Unveiled was born from a humble painted stool; an American antique I found in Texas. I have photographed this piece in the past but recently a new spot caught my eye; a spot smaller than one square inch. There is always more to be discovered in life, but we have to look closely and with a fresh perspective to see it!  Once I photographed my new revelation, I moved the stool and the peeling white paint I had just photographed, chipped off. I had to laugh, because Unveiled can never be created again now that the paint chip is gone. It reminded me of how fleeting our experiences may be and how important it is to enjoy every moment!

In 2015 I photographed this same stool to create First Frost and Boreas. As you can see, this one modest object has given me much inspiration and produced very different results.


The Art of Giving: A Boy, A Box, A Bouquet

June 18, 2020

The Transformation of Giving into Art

There was a little boy name Colin who loved trucks and games and drawing.

Colin played and played all day long but couldn’t go outside because the world had gone wrong.

He had to be careful, he had to be safe. It wasn’t as fun and he wanted to run.

Colin’s mom wanted him to be happy and was at wits end because Colin wanted no napping.

Mom heard about Art Kits to Go, if you just walk in. The Art Base was handing out boxes for free, what a bargain.

She ventured out, unsure of the new world around and was surprised at what she found.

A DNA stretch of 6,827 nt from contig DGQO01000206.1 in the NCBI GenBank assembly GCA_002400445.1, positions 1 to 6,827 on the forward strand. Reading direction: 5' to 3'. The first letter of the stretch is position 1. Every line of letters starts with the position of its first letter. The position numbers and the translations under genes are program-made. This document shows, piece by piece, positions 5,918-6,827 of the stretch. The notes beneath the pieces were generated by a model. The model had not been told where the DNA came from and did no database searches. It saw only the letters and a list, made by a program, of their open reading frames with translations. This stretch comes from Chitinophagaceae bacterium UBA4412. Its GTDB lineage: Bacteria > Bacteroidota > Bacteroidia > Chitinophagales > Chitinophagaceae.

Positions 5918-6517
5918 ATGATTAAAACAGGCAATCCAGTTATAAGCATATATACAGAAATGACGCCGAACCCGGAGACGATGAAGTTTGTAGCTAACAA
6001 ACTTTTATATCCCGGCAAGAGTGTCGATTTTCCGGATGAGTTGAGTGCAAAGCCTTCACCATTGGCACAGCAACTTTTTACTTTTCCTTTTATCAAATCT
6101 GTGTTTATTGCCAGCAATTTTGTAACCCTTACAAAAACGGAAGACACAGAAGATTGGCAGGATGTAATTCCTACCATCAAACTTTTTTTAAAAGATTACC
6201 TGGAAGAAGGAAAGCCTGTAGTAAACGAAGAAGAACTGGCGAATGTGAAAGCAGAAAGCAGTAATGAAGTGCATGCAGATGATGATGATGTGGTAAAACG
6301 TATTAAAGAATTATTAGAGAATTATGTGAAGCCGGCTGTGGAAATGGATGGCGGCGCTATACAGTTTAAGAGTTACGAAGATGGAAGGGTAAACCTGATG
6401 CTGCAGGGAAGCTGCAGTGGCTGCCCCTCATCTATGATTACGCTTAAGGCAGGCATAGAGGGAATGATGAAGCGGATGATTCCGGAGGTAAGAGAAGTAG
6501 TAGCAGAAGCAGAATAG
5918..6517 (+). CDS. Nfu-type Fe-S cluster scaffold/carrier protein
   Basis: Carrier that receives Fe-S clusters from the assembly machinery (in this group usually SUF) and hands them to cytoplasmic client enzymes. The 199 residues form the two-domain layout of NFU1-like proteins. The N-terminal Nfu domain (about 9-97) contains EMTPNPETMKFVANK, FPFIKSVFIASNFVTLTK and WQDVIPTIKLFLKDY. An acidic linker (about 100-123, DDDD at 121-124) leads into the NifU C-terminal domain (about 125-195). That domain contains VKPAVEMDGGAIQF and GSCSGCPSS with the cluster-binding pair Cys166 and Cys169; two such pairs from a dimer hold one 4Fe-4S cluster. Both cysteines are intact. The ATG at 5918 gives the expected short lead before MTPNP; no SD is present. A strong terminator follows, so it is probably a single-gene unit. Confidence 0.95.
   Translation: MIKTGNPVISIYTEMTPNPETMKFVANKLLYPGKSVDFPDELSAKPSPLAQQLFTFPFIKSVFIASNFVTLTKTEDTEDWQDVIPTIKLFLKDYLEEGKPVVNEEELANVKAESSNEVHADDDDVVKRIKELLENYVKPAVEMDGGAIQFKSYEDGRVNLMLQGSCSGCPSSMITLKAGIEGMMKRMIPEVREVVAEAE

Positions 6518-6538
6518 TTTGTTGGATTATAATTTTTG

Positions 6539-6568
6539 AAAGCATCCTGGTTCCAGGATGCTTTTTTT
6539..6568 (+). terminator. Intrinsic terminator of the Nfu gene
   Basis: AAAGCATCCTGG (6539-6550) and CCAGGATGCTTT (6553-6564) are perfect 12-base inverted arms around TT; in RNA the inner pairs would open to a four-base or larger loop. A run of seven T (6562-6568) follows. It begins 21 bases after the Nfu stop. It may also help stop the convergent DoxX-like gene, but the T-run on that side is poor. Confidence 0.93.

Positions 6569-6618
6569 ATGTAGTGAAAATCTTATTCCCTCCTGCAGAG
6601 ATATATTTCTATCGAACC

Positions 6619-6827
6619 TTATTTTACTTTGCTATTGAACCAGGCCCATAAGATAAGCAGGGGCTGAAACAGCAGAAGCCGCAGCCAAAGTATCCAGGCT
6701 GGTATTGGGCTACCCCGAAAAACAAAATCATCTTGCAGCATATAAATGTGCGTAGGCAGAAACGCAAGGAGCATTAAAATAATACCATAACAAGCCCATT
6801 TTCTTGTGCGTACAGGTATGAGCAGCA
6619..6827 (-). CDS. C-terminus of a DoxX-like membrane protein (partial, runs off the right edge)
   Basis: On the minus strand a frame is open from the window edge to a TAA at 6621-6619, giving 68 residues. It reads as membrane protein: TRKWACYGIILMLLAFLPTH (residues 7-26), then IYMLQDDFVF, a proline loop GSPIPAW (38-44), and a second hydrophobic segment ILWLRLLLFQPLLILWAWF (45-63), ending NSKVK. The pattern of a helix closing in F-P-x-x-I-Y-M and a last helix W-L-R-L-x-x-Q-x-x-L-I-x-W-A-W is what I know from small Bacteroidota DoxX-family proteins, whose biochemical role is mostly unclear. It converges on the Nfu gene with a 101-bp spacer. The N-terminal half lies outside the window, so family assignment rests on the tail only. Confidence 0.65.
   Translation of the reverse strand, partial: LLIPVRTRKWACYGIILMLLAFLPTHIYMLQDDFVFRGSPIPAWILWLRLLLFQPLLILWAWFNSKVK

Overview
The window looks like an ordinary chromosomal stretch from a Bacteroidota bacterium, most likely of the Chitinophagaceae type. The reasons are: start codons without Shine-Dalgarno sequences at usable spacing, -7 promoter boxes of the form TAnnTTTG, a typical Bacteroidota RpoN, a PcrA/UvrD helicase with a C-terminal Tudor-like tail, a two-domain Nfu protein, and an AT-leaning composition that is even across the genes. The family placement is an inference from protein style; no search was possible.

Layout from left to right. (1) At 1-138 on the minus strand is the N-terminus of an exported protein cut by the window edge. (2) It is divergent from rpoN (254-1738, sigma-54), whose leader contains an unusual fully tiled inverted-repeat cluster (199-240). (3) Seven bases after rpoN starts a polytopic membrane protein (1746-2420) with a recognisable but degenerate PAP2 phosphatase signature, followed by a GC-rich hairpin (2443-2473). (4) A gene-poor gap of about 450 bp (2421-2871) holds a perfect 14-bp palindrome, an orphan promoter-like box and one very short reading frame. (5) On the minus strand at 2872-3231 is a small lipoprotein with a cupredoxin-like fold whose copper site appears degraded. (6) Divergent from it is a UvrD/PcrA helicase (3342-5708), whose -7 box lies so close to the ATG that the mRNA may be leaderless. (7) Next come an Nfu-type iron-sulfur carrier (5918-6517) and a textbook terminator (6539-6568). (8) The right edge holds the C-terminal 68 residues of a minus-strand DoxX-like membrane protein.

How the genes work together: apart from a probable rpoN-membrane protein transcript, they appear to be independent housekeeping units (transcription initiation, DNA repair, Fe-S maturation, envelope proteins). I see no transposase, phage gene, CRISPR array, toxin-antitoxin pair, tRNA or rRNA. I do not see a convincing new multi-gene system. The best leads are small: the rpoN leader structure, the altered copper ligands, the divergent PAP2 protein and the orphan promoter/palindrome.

Behind a mask she saw a smile as the Art Kit to Go from Art Base was handed to her for a trial.

Excited and thrilled she hurried home to Colin to show him so he would no longer groan.

They took the bits and pieces and started laughing and painting. Who knew drawing lines and watercolors were so fun, no debating.

After drawing awhile, he showed his Grandma B so she could smile.

She looked and oohed and aahed and Colin was pleased he had done a good job.


Some time had passed and people still weren’t happy so Grandma B said let’s help some people not be so snappy.

She and Colin took his drawings and made a sleeve that would hold a bouquet of flowers for those who wanted to believe.

It was the first of May and a glorious day to share these bouquets with friends away.

The flowers arrived as a surprise and the “priceless” art they were wrapped in would have to survive

Receiving and believing the Happy May Day gift lifted my spirits and I began to wonder how I could give back to Colin and Grandma B within free limits.

A photo, I thought to capture his creations so he could remember and smile with elation

To give from the heart is free, to give freely is our right. To warm someone’s heart is a form of art and creates light.

‚Äč10 Key Home Decorating Tips: #8 Establish A Focal Point

April 27, 2020

Since many of us are spending more time at home, we have the opportunity to paint, make home improvements and certainly analyze our surroundings. This is a great time to look at your decor and consider what the focal point is within each room. Is it the TV, the kids’ toys, or is it something dramatic that draws you into the space? Are you satisfied with each focal point or do some changes need to be made?